Herbert reaches home straight

With eighth place in the morning's running, and 13th-fastest time overall, it was pretty much business as usual for Johnny Herbert at Jaguar Racing yesterday. But the Malay-sian Grand Prix tomorrow will be no ordinary event for the 36-year-old Briton as he draws the curtain on an unfulfilled Formula One career.

With eighth place in the morning's running, and 13th-fastest time overall, it was pretty much business as usual for Johnny Herbert at Jaguar Racing yesterday. But the Malay-sian Grand Prix tomorrow will be no ordinary event for the 36-year-old Briton as he draws the curtain on an unfulfilled Formula One career.

Before he reached that level, his career held all the speed, momentum and promise that Michael Schumacher's would three years later. Perhaps more. In his days in karting, Formula Three and Formula 3000, Herbert was The Man.

But even as Frank Williams was waiting in the wings with a Formula One contract, that promise was compromised by the ankle-shattering accident at Brands Hatch in August 1988 which threatened not just his racing, but his ability to walk. He made Formula One after all in 1989, a limping figure at Benetton who made fun of himself just to make it through the pain. He was sacked by mid-season, then rescued for the second time by the Team Lotus head, Peter Collins, and eventually made it back to Benetton alongside Schumacher in 1995. It was his most successful year, with wins in Britain and Italy, and fourth place in the championship. But he harbours few fond memories.

"Michael definitely didn't help me after I'd been close to his pace in the first two races," Herbert recalls. "He told his wife Corinne to stop talking to my wife Becky, and from the Saturday in Argentina onwards I was never included in the debriefs and never privy to the information that he had, after I'd run close to his pace."

Sauber's Beat Zehnder reveals the inaccuracy of the impression left by the 1995 season. "One time Michael tested our car at Fiorano; on the same day, in the same car, Johnny was just as quick as him, and their feedback was identical."

The affection in which he is held in the Formula One paddock was underlined last night, when Jaguar hosted a "This Is Your Life" party to say farewell. Murray Walker, naturally, figured prominently. Among other things, Herbert's audience was reminded of the time in their karting days when Bob Herbert's son was moved to throw a screwdriver at his father.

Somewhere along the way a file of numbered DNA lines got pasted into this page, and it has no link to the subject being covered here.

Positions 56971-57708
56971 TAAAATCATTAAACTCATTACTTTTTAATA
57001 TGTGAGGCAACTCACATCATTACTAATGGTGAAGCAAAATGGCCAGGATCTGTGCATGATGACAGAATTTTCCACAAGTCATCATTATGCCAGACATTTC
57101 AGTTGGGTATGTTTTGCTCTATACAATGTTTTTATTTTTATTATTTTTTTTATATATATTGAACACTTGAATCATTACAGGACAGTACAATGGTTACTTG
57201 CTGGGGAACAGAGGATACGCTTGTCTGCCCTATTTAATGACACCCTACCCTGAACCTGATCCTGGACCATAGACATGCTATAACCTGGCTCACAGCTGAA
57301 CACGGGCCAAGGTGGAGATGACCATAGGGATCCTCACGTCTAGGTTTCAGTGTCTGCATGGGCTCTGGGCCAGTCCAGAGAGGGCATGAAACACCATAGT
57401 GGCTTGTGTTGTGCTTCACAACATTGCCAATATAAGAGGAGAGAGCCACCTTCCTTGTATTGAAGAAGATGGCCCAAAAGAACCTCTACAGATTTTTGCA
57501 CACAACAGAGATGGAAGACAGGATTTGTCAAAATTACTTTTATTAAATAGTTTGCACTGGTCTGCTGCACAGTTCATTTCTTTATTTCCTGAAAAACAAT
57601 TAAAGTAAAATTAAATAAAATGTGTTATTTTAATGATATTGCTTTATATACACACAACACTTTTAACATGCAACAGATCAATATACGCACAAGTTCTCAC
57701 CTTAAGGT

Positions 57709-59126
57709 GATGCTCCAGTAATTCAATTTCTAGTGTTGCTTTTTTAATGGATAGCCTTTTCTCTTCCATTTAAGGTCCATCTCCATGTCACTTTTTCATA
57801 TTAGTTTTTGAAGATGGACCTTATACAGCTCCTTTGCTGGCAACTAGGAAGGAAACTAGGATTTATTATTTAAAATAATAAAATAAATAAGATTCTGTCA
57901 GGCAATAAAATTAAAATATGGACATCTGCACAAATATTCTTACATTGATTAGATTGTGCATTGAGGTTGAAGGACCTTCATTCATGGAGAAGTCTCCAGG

It missed, but the hole it made in the side of their caravan was covered by a strategically-placed Shell sticker.

"Johnny likes winding people up," Zehnder recalled. "In Budapest in 1997 it was his race engineer, Gil Aligeot's turn. Johnny went for a pee not long before the start, behind some advertising hoarding. He was there, chatting to a marshal. On the grid he got in the car late, and Gil was getting more and more nervous. A minute to go, and Johnny was just sitting looking vacant in the cockpit. Then the cars ahead began moving and Gil was screaming, getting ready for a heart attack. At the last moment Johnny appeared to come to life, looked at the cars and pointed at them - like he was saying 'Oh, is that where I should be going?' Gil was about ready to collapse!" Herbert finished third.

Just over a year ago he drove to the canniest of his three grand prix victories, scoring the last win in Europe in the old millennium, and the only one for Jackie Stewart's team. In Malaysia he was "best of the rest" behind the controversial Ferraris of Eddie Irvine and Michael Schumacher, and Mika Hakkinen's McLaren.

Ironically, Sir Frank Williams has offered him the role of test driver next season, but having seen how old Lotus team-mate Alex Zanardi fared in his time in America, Herbert believes he has a lot to offer a CART ChampCar team such as Chip Ganassi's. But negotiations are going slowly. "We had a bad start to this season," he admits, "but now I think I'm racing well. And next year I still want to race. I've got more wins in me before I think of retiring altogether."

There was perhaps something symbolic as he paid tribute to Jenson Button's performances this season and offered him encouragement, for his compatriot's career is developing as his own would have without that Brands Hatch accident. "Jenson has impressed everybody, which has been very good for British motor sport," he said, "and I think that is generally good to have these young guys coming on, trying to show us old buggers how to do it."

There aren't enough class acts left in Formula One these days. Tomorrow afternoon one more will take its leave.

* McLaren have confirmed that Alexander Wurz will be their third driver next season, succeeding Olivier Panis, who will race for BAR.

Malaysian Grand Prix (Sepang) Yesterday's practice times: 1 M Hakkinen (Fin) McLaren 1min 40.262sec (av. speed 199.026kph); 2 M Schumacher (Ger) Ferrari 1:40.276; 3 M Coulthard (GB) McLaren 1:40.498; 4 R Barrichello (Bra) Ferrari 1:40.877; 5 J Trulli (It) Jordan 1:41.304; 6 R Schumacher (Ger) Williams 1:41.493; 7 R Zonta (Bra) BAR 1:41.497; 8 G Fisichella (It) Benetton 1:41.593; 9 A Wurz (Aut) Benetton 1:41.679; 10 H-H Frentzen (Ger) Jordan 1:41.751; 11 J Verstappen (Neth) Arrows 1:41.914; 12 J Button (GB) Williams 1:42.012; 13 J Herbert (GB) Jaguar 1:42.113; 14 E Irvine (GB) Jaguar 1:42.141; 15 P de la Rosa (Sp) Arrows 1:42.254; 16 P Diniz (Bra) Sauber 1:42.457; 17 J Villeneuve (Can) BAR 1:42.649; 18 Jean Alesi (Fr) Prost 1:42.868; 19 M Salo (Fin) Sauber 1:43.284; 20 G Mazzacane (Arg) Minardi 1:43.424; 21 M Gene (Sp) Minardi 1:43.655; 22 N Heidfeld (Ger) Prost 1:43.766.

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